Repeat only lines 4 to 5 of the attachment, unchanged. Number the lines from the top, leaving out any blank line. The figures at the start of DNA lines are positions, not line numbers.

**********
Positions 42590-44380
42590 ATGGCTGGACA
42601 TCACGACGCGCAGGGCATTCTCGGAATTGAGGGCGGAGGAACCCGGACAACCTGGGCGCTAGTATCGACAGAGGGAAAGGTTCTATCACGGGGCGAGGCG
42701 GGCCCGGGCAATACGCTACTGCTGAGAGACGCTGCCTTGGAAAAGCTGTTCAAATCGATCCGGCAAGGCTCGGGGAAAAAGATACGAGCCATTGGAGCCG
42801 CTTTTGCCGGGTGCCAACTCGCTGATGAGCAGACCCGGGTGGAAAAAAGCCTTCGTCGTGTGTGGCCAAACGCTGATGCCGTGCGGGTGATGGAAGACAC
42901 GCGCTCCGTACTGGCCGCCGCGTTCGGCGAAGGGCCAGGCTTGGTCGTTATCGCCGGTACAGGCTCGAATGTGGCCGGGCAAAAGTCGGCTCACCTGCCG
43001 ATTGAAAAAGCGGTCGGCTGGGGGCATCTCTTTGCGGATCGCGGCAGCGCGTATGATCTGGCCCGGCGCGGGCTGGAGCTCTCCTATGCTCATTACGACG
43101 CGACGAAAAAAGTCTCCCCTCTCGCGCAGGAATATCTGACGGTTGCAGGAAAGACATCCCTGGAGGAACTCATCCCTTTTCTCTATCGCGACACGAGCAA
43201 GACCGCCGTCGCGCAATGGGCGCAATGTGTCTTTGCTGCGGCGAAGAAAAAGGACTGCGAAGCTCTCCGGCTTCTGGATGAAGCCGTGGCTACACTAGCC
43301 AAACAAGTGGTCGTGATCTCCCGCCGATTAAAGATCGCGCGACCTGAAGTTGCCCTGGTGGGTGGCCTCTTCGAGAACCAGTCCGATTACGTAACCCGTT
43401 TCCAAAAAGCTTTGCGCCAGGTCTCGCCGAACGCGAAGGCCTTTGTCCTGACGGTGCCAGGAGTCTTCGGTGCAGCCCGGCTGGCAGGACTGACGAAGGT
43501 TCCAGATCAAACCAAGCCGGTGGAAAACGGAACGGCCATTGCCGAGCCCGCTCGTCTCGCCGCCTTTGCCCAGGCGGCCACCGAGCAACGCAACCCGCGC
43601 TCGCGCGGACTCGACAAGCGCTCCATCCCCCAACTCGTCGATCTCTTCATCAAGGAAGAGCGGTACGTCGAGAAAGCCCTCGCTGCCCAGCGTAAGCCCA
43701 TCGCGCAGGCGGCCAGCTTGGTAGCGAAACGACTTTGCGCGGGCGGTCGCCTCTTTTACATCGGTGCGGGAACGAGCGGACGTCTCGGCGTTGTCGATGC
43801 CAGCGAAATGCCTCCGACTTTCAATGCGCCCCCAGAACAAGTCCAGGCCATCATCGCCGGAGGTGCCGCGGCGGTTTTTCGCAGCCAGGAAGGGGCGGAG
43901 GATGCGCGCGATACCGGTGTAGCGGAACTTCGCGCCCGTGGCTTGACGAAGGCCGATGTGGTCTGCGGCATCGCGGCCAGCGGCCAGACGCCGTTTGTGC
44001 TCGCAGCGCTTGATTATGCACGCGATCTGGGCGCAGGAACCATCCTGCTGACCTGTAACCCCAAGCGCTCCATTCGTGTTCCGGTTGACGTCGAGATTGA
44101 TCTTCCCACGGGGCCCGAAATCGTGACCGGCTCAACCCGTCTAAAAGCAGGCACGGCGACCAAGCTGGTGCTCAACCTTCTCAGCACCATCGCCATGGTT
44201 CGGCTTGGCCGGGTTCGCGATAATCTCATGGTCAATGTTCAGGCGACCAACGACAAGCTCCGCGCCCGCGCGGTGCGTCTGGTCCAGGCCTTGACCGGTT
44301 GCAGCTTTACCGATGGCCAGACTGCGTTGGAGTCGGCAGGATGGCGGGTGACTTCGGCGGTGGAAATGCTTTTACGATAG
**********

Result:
42701 GGCCCGGGCAATACGCTACTGCTGAGAGACGCTGCCTTGGAAAAGCTGTTCAAATCGATCCGGCAAGGCTCGGGGAAAAAGATACGAGCCATTGGAGCCG
42801 CTTTTGCCGGGTGCCAACTCGCTGATGAGCAGACCCGGGTGGAAAAAAGCCTTCGTCGTGTGTGGCCAAACGCTGATGCCGTGCGGGTGATGGAAGACAC